Increased development in the county has strained its stormwater and wastewater management infrastructure. What can be done at the county level to ensure residents have access to sustainable and clean water sources?

We need to consult better with professionals in areas where the county needs help. Although I know we just need a new wastewater report with lots of options, why haven’t we done this sooner? I think now all attention needs to be drawn to this report so that the board can make a decision to start improving the current situation. Although you cannot plan everything and we cannot predict the future, better planning should have been in place given the residential growth and industrial potential that has been going on for the past few years. And I think without a better plan in place, we will soon be battling this same problem in other areas of our county. Siler City is a perfect example. The town barely has water to run now. We need to set up partnerships to not only guarantee quality and unlimited water to citizens. But also learn from our mistakes in areas like Briar Chapel that are preparing for the sewage that will come from infrastructure growth.

With major investments in the county from VinFast, FedEx and the CAM site, how do you think the county should manage growth while ensuring that the interests of existing residents are heard?

The growth ahead is exciting for our region. But if we don’t control this growth and protect the citizens of the county, this growth quickly becomes frightening. These investments should generate income from many different angles, all of which should benefit everyone in Chatham. While businesses are incentivized to build in an area, we still have to collect taxes and other sources of revenue from those businesses which will ultimately ease the burden on every person in this county, while providing a place close to home to earn well. their lives and support their families. The people of this county cannot afford, and should not afford, to cover the tax implications that come with more infrastructure. Such as more fire/EMS/law enforcement, more schools, etc.… I would ensure that although we are a welcoming place to bring profitable business, we first take care of the people who call this place home every day.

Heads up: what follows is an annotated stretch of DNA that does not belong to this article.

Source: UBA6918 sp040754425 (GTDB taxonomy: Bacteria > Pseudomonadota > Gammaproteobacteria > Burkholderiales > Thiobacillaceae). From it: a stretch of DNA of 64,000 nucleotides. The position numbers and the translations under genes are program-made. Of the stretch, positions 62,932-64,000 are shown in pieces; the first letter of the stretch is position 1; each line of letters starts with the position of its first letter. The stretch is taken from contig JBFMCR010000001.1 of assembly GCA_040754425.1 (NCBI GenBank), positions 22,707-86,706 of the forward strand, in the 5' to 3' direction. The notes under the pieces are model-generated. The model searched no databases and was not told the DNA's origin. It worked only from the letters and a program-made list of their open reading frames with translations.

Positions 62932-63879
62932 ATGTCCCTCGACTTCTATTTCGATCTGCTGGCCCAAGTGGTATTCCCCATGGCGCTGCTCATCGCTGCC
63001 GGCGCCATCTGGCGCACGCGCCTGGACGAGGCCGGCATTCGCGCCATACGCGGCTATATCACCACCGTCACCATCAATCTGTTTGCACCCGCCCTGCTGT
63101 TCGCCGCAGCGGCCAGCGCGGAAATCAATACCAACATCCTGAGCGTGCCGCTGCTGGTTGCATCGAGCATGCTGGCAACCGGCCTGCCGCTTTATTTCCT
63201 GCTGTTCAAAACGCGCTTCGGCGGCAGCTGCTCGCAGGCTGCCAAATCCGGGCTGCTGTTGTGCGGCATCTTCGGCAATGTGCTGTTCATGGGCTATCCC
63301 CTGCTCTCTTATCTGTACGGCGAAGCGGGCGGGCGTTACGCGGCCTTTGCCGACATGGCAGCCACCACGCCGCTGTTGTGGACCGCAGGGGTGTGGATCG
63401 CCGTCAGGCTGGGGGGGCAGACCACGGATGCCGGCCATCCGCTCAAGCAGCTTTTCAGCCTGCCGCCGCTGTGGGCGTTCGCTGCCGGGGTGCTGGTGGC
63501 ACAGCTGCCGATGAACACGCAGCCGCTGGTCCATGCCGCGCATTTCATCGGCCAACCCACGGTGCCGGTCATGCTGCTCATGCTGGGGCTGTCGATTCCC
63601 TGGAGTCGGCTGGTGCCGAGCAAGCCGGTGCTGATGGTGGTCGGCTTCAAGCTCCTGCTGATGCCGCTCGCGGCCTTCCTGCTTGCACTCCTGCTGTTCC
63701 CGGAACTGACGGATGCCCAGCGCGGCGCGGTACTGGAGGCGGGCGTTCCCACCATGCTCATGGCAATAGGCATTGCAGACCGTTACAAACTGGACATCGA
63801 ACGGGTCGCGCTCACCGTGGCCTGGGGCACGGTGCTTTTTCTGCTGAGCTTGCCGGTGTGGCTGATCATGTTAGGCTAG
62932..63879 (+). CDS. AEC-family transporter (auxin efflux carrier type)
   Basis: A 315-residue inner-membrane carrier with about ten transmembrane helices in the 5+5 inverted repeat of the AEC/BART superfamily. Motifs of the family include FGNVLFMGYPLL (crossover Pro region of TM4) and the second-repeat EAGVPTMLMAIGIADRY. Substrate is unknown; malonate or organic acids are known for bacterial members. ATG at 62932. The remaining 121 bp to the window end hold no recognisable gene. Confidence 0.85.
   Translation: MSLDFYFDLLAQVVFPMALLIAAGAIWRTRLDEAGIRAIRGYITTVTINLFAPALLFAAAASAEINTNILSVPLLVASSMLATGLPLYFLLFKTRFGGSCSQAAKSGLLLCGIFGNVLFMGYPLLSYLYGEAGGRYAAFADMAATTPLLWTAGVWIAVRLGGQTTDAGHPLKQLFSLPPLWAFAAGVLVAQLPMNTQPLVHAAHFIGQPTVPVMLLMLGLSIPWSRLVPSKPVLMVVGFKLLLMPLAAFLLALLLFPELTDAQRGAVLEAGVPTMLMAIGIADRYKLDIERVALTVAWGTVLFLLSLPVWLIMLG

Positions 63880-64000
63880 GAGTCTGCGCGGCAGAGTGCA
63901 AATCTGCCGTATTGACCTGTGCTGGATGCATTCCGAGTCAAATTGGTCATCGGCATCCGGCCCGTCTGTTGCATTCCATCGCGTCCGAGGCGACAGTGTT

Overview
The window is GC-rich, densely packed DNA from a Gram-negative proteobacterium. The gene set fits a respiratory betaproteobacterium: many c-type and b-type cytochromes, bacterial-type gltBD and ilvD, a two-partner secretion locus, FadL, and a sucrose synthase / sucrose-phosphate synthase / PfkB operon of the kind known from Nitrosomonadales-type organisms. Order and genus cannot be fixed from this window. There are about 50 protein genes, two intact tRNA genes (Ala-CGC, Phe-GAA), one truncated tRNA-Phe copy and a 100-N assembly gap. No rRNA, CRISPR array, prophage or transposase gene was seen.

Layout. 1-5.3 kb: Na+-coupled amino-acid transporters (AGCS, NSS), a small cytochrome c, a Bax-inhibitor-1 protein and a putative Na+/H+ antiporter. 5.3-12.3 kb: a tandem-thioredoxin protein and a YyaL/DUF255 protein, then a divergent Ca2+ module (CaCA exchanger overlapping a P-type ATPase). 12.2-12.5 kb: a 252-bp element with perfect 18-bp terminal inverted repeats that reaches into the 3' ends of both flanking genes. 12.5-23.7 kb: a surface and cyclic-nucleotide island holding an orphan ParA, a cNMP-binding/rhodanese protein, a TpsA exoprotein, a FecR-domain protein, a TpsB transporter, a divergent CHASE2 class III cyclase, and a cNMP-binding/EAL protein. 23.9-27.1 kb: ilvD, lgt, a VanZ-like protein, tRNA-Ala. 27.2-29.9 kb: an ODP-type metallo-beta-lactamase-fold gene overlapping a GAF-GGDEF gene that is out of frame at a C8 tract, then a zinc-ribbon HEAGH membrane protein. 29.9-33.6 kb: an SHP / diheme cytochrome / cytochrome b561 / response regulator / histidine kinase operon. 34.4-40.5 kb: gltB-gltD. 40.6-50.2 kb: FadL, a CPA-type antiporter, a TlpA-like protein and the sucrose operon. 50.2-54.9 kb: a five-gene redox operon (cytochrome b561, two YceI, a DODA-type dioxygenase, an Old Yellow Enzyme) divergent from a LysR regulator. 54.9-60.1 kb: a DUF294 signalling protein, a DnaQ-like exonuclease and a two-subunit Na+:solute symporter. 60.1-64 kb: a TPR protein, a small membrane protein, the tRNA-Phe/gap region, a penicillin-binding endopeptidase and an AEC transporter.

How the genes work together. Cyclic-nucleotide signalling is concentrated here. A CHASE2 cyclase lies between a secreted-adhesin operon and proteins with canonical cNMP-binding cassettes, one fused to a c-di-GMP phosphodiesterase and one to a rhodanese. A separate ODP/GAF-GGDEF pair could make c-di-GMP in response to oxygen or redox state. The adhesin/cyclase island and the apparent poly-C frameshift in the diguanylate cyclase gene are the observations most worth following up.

Increased economic growth is also expected to lead to a population boom, many of which will require housing for middle- and low-income earners. How do you think the county should address its looming affordable housing problem?

We need to start by making sure that we make decisions for county residents that don’t add more citizens to the list of people who fall into this category. With the median home price in our county now at $600,000. More and more people will fall into the category of people in need of affordable housing. Raising tax rates will not alleviate this, it will only make it worse. We need a council that can reach out to state leaders and show the need for state funding to help us build affordable housing, in all areas of the county. At first glance, from a broad overview of our county, it will not appear that we need state funding. But we do. And with the increase in population to come, this need will increase. And if we don’t monitor our citizens and control and or reduce taxes, the needs will increase beyond what is expected. Most people in this county cannot afford to bear the financial burden of paying for our leaders’ poor planning through higher taxes and regulations.